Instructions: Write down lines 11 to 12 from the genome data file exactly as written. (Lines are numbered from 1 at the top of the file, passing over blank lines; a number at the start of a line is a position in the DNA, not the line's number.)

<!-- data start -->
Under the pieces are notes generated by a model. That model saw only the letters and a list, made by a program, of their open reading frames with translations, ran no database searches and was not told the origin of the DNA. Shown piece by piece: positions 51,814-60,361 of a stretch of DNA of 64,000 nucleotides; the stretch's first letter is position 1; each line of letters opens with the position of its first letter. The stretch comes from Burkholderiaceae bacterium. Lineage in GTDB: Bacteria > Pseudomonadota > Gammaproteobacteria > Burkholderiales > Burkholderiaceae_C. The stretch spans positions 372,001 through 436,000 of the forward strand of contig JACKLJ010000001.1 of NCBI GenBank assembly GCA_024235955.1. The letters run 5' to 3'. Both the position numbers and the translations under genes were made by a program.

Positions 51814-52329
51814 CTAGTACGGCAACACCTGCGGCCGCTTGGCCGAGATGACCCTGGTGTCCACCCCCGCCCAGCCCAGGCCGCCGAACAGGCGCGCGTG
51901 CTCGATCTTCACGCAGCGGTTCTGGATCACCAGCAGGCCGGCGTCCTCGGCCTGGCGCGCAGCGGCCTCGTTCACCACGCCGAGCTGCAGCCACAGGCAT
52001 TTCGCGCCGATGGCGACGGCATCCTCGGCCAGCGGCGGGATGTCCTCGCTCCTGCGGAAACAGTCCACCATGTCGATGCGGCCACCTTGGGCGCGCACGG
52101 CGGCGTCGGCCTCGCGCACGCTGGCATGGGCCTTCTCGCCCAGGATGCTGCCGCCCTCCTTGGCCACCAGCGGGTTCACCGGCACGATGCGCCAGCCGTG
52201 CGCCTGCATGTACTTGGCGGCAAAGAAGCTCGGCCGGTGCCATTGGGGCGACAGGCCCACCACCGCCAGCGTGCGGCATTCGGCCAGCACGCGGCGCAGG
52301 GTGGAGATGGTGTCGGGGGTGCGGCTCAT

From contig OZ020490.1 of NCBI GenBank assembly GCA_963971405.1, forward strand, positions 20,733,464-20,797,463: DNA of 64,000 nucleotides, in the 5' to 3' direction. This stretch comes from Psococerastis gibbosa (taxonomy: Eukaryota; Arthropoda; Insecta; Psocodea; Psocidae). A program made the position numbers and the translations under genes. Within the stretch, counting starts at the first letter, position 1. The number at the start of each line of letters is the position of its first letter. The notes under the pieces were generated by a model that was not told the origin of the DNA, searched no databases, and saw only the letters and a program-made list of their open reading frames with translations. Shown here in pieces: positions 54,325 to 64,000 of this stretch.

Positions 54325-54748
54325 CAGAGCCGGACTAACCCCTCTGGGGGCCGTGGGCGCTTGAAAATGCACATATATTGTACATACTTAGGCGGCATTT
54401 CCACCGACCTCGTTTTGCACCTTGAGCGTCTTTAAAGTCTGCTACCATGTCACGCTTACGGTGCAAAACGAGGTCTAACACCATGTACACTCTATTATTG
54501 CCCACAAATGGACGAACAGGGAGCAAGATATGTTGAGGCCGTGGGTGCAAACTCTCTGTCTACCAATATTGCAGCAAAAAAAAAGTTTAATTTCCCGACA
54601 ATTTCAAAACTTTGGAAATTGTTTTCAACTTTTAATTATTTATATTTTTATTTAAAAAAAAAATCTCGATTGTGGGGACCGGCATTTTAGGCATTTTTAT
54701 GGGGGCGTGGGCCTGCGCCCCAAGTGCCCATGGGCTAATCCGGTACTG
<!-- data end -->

54325 CAGAGCCGGACTAACCCCTCTGGGGGCCGTGGGCGCTTGAAAATGCACATATATTGTACATACTTAGGCGGCATTT
54401 CCACCGACCTCGTTTTGCACCTTGAGCGTCTTTAAAGTCTGCTACCATGTCACGCTTACGGTGCAAAACGAGGTCTAACACCATGTACACTCTATTATTG